Chargepoints falls further behind EV uptake
- 1 December 2021
- Posted by: Alan Feldberg
- Category: News
New analysis by the Society of Motor Manufacturers and Traders (SMMT) has revealed that the ratio of vehicle chargepoints to plug-in cars deteriorated by 31% during 2020.
The research shows that at the end of 2019 there was one public chargepoint for every 11 electric vehicles or hybrids, but by the end of 2020 that ratio had slipped to one in 16.
While most people currently purchasing an electric vehicle are likely to be able to plug in at home, on a driveway or designated parking bay, achieving net-zero requires all drivers to make the switch, including those who depend on on-street parking. The public charging infrastructure therefore must keep pace with the accelerating vehicle uptake.
Britain’s ratio of plug-in vehicles on the road to standard public chargers has deteriorated to become one of the worst among the top 10 global electric vehicle markets at 16:1 in 2020. South Korea (3:1), the Netherlands (5:1), China (9:1), France (10:1), Belgium and Japan (both 13:1) all offer their EV drivers better coverage, although the UK does marginally outperform Germany (17:1).
However, with 4,109 new standard public charge points installed between January and September 2021, compared with 212,181 new plug-in car registrations, just one new standard charger is being installed for every 52 new electric cars.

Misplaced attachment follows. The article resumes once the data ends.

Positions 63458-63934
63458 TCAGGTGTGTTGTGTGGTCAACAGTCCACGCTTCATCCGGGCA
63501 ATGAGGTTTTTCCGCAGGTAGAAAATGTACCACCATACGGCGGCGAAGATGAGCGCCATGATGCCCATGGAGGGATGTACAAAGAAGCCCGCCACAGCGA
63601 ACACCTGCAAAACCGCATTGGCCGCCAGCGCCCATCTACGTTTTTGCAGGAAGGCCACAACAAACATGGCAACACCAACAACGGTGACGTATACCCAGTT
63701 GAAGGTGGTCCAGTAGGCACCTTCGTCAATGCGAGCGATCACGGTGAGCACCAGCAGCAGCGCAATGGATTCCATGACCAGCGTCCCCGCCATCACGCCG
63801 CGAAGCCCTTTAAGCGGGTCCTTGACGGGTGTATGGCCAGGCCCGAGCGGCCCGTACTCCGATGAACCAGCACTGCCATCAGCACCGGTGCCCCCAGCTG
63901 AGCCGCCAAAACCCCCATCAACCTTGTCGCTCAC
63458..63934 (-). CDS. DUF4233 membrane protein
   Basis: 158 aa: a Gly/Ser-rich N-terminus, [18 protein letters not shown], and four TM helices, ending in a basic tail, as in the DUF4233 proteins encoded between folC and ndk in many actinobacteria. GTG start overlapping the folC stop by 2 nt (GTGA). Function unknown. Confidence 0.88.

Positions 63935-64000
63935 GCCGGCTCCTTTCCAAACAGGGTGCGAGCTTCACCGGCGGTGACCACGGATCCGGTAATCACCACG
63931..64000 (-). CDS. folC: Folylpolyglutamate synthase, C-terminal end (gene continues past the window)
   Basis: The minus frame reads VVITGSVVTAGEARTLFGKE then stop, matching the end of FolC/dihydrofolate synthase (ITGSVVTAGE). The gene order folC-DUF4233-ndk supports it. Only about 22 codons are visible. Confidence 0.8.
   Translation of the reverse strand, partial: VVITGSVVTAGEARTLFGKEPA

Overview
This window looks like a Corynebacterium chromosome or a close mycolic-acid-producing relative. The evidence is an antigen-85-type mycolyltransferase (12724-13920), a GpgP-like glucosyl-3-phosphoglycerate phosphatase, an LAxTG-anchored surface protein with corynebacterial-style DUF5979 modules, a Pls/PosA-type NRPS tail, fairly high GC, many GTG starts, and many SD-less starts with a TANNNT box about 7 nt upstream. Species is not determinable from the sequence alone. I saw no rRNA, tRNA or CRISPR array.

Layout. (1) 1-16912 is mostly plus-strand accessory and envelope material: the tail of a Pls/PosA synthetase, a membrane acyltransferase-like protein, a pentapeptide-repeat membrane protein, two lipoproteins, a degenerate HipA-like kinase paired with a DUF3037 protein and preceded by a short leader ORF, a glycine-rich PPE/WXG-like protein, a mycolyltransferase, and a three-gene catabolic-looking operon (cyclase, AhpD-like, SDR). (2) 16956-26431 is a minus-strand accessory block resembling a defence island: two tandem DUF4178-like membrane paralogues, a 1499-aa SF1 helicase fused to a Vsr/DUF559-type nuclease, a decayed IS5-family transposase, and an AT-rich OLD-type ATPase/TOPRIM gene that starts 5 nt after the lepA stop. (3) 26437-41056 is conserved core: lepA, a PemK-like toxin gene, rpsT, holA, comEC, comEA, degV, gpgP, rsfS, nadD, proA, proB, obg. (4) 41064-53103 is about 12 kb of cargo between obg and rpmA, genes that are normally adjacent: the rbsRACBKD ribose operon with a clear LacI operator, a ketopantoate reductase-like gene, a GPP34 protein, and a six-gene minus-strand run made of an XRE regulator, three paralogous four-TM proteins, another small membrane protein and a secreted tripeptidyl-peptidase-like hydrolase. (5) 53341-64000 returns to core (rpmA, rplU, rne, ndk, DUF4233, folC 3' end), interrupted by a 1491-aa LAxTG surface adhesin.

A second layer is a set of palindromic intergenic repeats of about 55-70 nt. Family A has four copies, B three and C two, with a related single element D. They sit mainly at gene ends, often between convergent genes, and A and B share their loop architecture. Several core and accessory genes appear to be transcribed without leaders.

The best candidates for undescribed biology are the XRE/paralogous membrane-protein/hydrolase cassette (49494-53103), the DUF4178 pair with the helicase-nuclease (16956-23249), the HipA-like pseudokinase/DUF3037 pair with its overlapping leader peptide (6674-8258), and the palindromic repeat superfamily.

As a result, SMMT is calling on government to take regulatory action to boost public charge point provision, with binding targets for delivery, commensurate with the targets for vehicle manufacturers to deliver products, to ensure installation rates accelerate.
Mike Hawes, SMMT chief executive, said: “Appetite for electric vehicles has never been higher, but making Britain a net zero nation means convincing everyone, wherever they live, that an electric car can meet their needs. Those who can’t have their own home charge point need the confidence that they can still charge as conveniently as they can refuel. A deteriorating ratio of public charge points to cars will drain that confidence.
“Recent government funding for infrastructure was welcome but more private sector investment in public charge points is needed across the country. The UK therefore needs a framework of regulation that makes it easier to fund, build and operate electric vehicle charging infrastructure. Consequently we need commensurate and binding targets for charge point rollout and reliability so that all those without a driveway or designated parking can be confident of finding a convenient charger, and one that works.
“Decarbonising road transport is essential if we are to address climate change but it needs a framework that compels all sectors to match the investment already being made by automotive to help consumers decarbonise their lives.”